LF: Moises Alou -- old. Very old. Old to the point of needing a time machine. The odds of this guy playing a full season are equal to the odds of a lion nursing a wounded wildebeest back to health then investing smartly in certain Roth IRAs, thus allowing said lion to put the wildebeest through school (preferably Wisconsin, a good state school; big cats instinctively dislike the Ivy League, or so I saw on Animal Planet)
RF: Ryan Church -- a mediocre baseball player. Please refer to my earlier comments, which further explicate this particular baseball player's utter mediocrity. Which does not mean "good."
C: Ramon Castro/Johnny Estrada/Brian Schneider: Castro can hit, but will likely get hurt, again/Estrada sucks/Schneider sucks as much or worse.

The 2008 New York Mets look like a pretty average team at best. Achieving 88 wins with this roster again is highly unlikely. They are definitely a worse team than they were last year, significantly worse than the 2006 team, and Omar Minaya and Fred Wilpon don't seem to be doing a friggin' thing about it. (Aside from actively making it worse by giving Luis Castillo a 4-year contract and trading for mediocre and/or terrible players.)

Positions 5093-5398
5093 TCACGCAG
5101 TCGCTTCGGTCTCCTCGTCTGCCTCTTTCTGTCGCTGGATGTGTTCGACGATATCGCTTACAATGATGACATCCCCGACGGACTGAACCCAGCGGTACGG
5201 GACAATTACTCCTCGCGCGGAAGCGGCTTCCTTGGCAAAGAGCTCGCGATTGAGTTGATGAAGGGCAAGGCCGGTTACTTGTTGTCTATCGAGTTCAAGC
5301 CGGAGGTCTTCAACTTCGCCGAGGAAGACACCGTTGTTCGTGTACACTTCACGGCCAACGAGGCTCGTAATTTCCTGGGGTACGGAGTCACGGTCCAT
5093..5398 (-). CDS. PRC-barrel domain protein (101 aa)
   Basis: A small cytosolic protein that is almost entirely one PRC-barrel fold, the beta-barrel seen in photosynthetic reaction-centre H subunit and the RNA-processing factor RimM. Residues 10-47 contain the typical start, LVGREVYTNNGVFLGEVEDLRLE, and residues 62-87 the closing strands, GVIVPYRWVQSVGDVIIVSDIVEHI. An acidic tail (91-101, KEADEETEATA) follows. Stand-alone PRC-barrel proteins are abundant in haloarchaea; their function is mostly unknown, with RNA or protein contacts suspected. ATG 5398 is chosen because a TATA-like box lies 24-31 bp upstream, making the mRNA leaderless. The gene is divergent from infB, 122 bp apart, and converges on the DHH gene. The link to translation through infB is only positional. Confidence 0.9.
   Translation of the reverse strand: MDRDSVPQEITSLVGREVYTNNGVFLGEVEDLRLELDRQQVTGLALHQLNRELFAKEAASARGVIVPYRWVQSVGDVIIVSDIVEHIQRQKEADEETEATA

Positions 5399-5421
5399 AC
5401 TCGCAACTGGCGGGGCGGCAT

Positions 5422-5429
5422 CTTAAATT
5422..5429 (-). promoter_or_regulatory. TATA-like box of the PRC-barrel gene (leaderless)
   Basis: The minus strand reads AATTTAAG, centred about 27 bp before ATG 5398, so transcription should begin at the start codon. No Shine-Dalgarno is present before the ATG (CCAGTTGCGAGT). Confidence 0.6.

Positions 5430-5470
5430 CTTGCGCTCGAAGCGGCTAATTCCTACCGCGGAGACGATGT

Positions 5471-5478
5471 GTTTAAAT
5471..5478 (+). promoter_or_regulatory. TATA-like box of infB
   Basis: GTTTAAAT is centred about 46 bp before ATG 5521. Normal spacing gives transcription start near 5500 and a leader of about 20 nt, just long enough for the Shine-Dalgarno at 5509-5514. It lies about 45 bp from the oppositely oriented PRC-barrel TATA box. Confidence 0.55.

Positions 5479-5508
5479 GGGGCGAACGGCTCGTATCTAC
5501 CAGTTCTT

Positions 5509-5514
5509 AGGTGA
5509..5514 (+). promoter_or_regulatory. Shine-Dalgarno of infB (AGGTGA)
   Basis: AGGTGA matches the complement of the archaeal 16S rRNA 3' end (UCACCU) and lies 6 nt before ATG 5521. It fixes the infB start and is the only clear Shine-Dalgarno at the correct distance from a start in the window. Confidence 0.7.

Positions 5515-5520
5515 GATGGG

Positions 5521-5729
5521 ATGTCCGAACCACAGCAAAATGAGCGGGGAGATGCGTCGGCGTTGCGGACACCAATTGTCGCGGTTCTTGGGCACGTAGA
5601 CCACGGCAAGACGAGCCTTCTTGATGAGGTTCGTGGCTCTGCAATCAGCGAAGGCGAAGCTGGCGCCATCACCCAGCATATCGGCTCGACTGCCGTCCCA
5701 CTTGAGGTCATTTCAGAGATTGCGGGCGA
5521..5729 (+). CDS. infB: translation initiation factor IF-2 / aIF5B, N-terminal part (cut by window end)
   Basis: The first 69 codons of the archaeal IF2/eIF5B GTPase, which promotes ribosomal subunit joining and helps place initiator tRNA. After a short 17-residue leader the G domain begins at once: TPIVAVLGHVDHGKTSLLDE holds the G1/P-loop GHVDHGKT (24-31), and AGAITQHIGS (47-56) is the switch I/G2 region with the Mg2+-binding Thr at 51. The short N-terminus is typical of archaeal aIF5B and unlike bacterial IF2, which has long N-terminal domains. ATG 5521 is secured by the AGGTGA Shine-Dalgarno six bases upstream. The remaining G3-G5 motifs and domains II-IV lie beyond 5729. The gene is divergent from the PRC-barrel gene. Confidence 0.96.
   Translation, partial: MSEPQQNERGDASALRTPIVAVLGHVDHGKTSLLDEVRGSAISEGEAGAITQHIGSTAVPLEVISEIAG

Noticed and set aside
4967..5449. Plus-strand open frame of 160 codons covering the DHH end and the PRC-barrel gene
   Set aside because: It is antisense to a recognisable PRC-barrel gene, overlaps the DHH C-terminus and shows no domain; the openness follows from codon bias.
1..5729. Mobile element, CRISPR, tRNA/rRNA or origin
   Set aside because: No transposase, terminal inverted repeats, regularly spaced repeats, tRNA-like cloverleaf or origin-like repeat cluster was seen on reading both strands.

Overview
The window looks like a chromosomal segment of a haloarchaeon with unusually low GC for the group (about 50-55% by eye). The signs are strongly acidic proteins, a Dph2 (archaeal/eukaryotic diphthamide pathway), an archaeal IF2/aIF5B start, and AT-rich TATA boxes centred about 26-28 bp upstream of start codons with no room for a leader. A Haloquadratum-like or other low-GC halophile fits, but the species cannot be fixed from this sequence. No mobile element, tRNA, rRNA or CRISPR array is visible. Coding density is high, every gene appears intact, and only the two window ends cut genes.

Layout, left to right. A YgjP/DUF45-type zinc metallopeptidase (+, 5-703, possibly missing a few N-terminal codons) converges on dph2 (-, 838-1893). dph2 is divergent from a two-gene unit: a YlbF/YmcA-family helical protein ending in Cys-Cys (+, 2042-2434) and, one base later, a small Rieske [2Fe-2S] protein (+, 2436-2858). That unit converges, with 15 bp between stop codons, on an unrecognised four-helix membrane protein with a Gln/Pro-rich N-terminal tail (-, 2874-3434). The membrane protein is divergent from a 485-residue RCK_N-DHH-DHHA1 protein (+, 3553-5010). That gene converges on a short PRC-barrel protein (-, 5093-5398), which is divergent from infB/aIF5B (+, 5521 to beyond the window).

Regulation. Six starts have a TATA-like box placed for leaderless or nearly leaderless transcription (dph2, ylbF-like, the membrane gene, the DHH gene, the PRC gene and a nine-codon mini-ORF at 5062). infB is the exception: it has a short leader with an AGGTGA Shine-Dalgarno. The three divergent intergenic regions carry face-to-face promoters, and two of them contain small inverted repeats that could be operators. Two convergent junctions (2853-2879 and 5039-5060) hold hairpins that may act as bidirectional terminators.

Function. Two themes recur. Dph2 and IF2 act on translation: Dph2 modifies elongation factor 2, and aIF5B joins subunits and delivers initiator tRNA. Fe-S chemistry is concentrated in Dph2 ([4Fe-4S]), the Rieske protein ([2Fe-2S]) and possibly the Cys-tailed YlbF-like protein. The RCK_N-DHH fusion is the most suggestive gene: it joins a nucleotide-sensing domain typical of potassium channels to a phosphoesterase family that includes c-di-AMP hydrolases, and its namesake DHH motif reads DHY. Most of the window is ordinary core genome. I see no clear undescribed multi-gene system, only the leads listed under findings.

Meanwhile, across town, the yanks have re-signed the best player in baseball, as well as Posada, Rivera, and Pettitte, all of whom will help them be better next year. Not as good as the Red Sox, perhaps, but at least Brian Cashman hasn't actively made his team worse.

I loved Paulie, but I could understand not re-signing him. But not if that means replacing him with shitty players. I could also understand trading Milledge, but not if all we get back are shitty players. God! Is this difficult to understand? How about getting us a fucking pitcher?

The Mets have a lot of money to spend. In 2009, Citi Field will open. Citi paid $20 million for naming rights. Can we please use that extra money to make our team better? Am I wrong, or is that a completely reasonable question? Why is this organization making it so hard to root for them?


Monday, December 10, 2007

Take A Step Back There, Mad Dog